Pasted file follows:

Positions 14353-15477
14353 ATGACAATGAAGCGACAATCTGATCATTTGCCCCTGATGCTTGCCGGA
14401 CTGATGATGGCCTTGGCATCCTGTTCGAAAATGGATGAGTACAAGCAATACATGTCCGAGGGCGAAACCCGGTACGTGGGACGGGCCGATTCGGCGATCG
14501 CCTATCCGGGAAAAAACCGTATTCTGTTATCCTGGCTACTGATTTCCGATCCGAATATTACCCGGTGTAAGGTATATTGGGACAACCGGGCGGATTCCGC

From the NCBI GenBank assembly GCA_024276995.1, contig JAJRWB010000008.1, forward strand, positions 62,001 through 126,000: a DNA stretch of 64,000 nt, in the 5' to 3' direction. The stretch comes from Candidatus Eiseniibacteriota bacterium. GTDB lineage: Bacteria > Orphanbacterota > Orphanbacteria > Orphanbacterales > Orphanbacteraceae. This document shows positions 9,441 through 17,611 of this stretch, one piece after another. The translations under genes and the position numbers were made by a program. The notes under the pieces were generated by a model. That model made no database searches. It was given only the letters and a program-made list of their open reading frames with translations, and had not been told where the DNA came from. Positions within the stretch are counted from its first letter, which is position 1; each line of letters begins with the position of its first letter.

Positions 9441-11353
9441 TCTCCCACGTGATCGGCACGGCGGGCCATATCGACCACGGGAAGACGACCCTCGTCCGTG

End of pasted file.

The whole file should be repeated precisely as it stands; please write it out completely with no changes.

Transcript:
Positions 14353-15477
14353 ATGACAATGAAGCGACAATCTGATCATTTGCCCCTGATGCTTGCCGGA
14401 CTGATGATGGCCTTGGCATCCTGTTCGAAAATGGATGAGTACAAGCAATACATGTCCGAGGGCGAAACCCGGTACGTGGGACGGGCCGATTCGGCGATCG
14501 CCTATCCGGGAAAAAACCGTATTCTGTTATCCTGGCTACTGATTTCCGATCCGAATATTACCCGGTGTAAGGTATATTGGGACAACCGGGCGGATTCCGC

From the NCBI GenBank assembly GCA_024276995.1, contig JAJRWB010000008.1, forward strand, positions 62,001 through 126,000: a DNA stretch of 64,000 nt, in the 5' to 3' direction. The stretch comes from Candidatus Eiseniibacteriota bacterium. GTDB lineage: Bacteria > Orphanbacterota > Orphanbacteria > Orphanbacterales > Orphanbacteraceae. This document shows positions 9,441 through 17,611 of this stretch, one piece after another. The translations under genes and the position numbers were made by a program. The notes under the pieces were generated by a model. That model made no database searches. It was given only the letters and a program-made list of their open reading frames with translations, and had not been told where the DNA came from. Positions within the stretch are counted from its first letter, which is position 1; each line of letters begins with the position of its first letter.

Positions 9441-11353
9441 TCTCCCACGTGATCGGCACGGCGGGCCATATCGACCACGGGAAGACGACCCTCGTCCGTG